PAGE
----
Best American Cities for Business

Print Email

10. Phoenix, Ariz.
> GDP: $181.59 billion
> Unemployment: 10.4%
> Median Income: $50,393

From its prerecession peak, Phoenix lost nearly a quarter million jobs, or 12.5% of its job market, the fifth-biggest decline among the largest 100 metropolitan areas in the U.S. Through the end of this year, according to IHS Global Insight, the city will recover less than 30% of those jobs. Between 2005 and 2010, regional GDP contracted by 6.2%, among the largest declines in the country. According to the KPMG study, the city ranks 10th among the 27 largest U.S. metropolitan areas for competitiveness. The Phoenix region is fourth-best in the U.S. for electronics manufacturing and third-best for both clinical trials and product testing for biotechnology.

9. Pittsburgh, Pa.
> GDP: $116.42 billion
> Unemployment: 7.6%
> Median Income: $46,709

Employment in Pittsburgh fell just 3.3% during the recession, one of the smallest declines in the country. The city’s labor market has since fully recovered, and the city is one of the few regions to have more employed citizens than it did at its prerecession peak. Pittsburgh is one of the few cities to have median income actually grow during the recession. Between 2009 and 2010, exports grew 13.2% in the area. According to the KPMG study, the city continues to provide opportunities for new business. It has among the 10 lowest costs in 16 of the 19 business categories, largely because of its low income, property and sales taxes.

8. Cleveland, Ohio
> GDP: $98.02 billion
> Unemployment: 8.1%
> Median Income: $46,240

Over the past few decades, the metropolitan area has been in a state of decline, losing a major share of its businesses and jobs. Between 2009 and 2010, the region added 1,120 export production jobs. Over this period, exports increased 11.9%, with growth in manufacturing contributing to 88.7% of the export growth. Exports contributed to 77% of the region’s GDP growth, as well. The city’s strong chemical industry has been the biggest part of this growth. According to the report, Cleveland’s most competitive industries are agri-foods and precision manufacturing. In these sectors in particular, the region distinguishes itself by having low transportation costs and low taxes.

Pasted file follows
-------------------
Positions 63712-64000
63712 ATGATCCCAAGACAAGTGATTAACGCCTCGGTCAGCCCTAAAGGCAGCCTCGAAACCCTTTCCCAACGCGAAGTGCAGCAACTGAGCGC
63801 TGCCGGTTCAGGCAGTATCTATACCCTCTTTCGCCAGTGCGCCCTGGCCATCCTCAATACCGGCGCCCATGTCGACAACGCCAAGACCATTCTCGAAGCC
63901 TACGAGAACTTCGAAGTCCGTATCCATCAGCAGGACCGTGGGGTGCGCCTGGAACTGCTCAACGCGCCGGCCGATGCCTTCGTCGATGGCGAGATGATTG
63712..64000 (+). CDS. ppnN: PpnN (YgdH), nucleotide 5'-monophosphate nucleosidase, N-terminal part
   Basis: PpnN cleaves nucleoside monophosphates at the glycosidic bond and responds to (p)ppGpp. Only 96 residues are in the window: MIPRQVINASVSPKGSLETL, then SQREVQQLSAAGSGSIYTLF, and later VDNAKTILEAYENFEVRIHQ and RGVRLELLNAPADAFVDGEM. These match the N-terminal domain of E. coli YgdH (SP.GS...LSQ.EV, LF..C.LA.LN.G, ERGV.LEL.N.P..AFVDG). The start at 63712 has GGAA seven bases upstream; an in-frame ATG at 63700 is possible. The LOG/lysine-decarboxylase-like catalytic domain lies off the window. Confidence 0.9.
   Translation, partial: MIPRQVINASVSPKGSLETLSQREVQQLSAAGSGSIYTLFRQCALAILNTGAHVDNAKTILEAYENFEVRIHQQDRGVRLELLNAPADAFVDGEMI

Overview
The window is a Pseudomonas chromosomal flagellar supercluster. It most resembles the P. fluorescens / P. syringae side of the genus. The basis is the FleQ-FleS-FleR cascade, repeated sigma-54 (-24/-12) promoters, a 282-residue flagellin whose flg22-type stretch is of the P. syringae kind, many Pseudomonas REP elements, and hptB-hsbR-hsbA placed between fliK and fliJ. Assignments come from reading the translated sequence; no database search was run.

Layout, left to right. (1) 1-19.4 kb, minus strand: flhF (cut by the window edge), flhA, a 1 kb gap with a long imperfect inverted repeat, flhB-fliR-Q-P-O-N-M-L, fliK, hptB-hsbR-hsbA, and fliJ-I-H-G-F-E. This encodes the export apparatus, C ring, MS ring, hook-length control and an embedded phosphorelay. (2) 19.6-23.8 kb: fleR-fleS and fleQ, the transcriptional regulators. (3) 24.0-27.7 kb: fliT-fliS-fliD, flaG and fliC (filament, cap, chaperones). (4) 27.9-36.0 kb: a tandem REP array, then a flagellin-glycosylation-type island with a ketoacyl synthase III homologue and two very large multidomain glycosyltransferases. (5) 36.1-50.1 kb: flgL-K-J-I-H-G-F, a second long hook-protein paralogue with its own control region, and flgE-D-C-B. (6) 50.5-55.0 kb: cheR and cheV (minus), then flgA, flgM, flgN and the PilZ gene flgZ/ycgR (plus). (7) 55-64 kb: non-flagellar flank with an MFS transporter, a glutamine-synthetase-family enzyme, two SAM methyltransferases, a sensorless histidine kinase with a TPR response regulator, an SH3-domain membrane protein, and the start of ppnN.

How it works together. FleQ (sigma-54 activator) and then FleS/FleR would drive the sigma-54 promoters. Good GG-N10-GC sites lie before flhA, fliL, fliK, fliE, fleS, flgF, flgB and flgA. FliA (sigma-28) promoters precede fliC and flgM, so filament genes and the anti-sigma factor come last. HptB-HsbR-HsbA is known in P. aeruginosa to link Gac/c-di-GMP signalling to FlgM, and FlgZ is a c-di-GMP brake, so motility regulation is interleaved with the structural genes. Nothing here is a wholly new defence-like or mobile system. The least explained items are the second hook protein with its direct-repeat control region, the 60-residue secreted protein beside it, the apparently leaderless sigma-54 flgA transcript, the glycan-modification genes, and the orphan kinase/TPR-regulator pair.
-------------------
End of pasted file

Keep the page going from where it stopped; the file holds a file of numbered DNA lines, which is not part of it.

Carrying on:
7. St. Louis, Mo,
> GDP: $125.22 billion
> Unemployment: 8.4%
> Median Income: $50,913

St. Louis’s competitiveness, according to the KPMG report, arises from its low factory lease costs and cheap electricity. Tax Foundation Ranked St. Louis 14th best among 51 cities for taxes conducive to new businesses. According to KPMG, the city has burgeoning aerospace, biotech and telecom industries. In addition, the metropolitan region is among the five cheapest for green energy, auto manufacturing and agri-foods business, with the lowest electricity costs in each of these sectors across all 27 U.S. metropolitan regions.

6. Baltimore, Md.
> GDP: $144.61 billion
> Unemployment: 7.3%
> Median Income: $64,813

Between 2007 and 2010, median income increased 1.7% in the Baltimore metropolitan statistical area to $64,800 per person, making it the ninth-wealthiest major city in the U.S. The KPMG study ranked the region sixth overall, with some of the biggest factors being low property taxes and low office leasing costs. Baltimore’s cost index is benefiting from the lowest suburban office lease costs among large cities and low property-based taxes. According to the Tax Foundation, Baltimore ranked 14th out of 51 cities for low taxes on mature corporate headquarters. The city scored in the top five in the country for product testing, due primarily to having the lowest office lease costs among the 27 U.S. regions in this sector.